In order to find out if there was any relationship between neds (and male urban adolescents more generally) and language I did three years of ethnography in a high school in Glasgow, hanging out with teenagers from 2005 - 2007. I conducted a set of recordings every year, collecting in total about 30 hours of data which I'm transcribing at the moment.

    I've analysed year 1 of the data, looking at the productions of /a/ (as in CAT) , /I/ (as in BIT) and /th/ (as in THINK and SOMETHING) using acoustic spectography and auditory analysis.

    I had three communities (Alternative = 3 members, Sports = 3 members, Floater = 1 member) with the floater member going between the other two groups (as a mosher and Sports guy).

    When I analysed the Alt and Sports group, they clustered together in their groups for every variable, with the Alternatives being lower than the Sports. There was also more variation in the Alternatives' realisations of /th/ (for example more THINK/FINK/HINK variation).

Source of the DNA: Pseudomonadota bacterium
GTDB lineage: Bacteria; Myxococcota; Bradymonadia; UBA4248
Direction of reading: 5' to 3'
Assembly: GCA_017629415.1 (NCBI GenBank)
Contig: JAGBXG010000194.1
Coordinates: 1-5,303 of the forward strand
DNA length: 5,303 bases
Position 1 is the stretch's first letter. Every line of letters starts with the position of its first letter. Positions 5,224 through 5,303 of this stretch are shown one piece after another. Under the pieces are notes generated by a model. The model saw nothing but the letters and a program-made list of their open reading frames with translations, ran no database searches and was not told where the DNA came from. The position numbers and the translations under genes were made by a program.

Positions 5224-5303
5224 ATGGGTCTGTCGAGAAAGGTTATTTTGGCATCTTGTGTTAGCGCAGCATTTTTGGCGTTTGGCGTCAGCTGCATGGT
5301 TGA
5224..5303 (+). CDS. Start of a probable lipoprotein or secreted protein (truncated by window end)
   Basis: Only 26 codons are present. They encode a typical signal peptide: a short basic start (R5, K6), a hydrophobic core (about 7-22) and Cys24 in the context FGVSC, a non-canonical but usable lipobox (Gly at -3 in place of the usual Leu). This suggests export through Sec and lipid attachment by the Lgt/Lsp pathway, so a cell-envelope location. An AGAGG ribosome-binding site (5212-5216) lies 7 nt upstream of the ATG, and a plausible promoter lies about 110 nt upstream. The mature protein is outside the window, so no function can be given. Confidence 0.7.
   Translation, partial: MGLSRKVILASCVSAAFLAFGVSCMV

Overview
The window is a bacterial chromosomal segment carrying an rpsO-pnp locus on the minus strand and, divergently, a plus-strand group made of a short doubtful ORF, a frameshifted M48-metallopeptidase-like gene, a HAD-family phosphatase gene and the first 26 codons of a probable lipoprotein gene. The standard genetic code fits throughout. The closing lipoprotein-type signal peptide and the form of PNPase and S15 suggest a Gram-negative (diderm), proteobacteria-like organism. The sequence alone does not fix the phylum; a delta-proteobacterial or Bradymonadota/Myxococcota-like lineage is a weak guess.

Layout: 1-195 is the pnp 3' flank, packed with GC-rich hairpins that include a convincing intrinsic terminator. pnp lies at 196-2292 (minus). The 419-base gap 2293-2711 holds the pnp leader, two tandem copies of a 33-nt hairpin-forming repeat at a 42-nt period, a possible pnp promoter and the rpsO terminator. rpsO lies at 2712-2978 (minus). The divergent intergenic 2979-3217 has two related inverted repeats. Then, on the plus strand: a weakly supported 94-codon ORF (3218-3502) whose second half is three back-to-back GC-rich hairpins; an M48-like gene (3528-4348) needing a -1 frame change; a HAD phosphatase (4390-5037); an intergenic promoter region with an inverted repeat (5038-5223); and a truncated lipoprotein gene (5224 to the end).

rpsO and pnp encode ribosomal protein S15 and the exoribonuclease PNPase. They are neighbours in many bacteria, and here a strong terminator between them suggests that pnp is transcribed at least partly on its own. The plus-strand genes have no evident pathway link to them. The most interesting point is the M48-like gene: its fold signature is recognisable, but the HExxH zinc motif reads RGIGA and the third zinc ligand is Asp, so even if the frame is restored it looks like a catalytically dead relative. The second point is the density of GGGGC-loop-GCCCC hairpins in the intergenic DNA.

What happened with the Floater guy was that he ended up in both communities, being higher in some contexts and lower in other. And with /th/ he varied depending on where in the word /th/ occured (beginning or middle), and so he patterned with the other communities depending on the environment.

    After one-way ANOVAs, all the differences between the groups were significant.

    As far as violence goes, in these two communities their orientations to violence differ, using violence primarily as a peer-group enhancement method (facilitating trust etc) than as a destructive force. But in the Sports community, there is more of a recognition that violence can (and is) used in this way.

    At the moment I'm working on transcribing year 2 and year 3 of the data, and I've got a bunch of other speakers. What I'm planning to do is a general overview of their linguistic system and then extract violent narratives and look at vocalic realisations in these extracts to compare them to normal narratives. I've not figured out quite how to do that yet, but it should be interesting.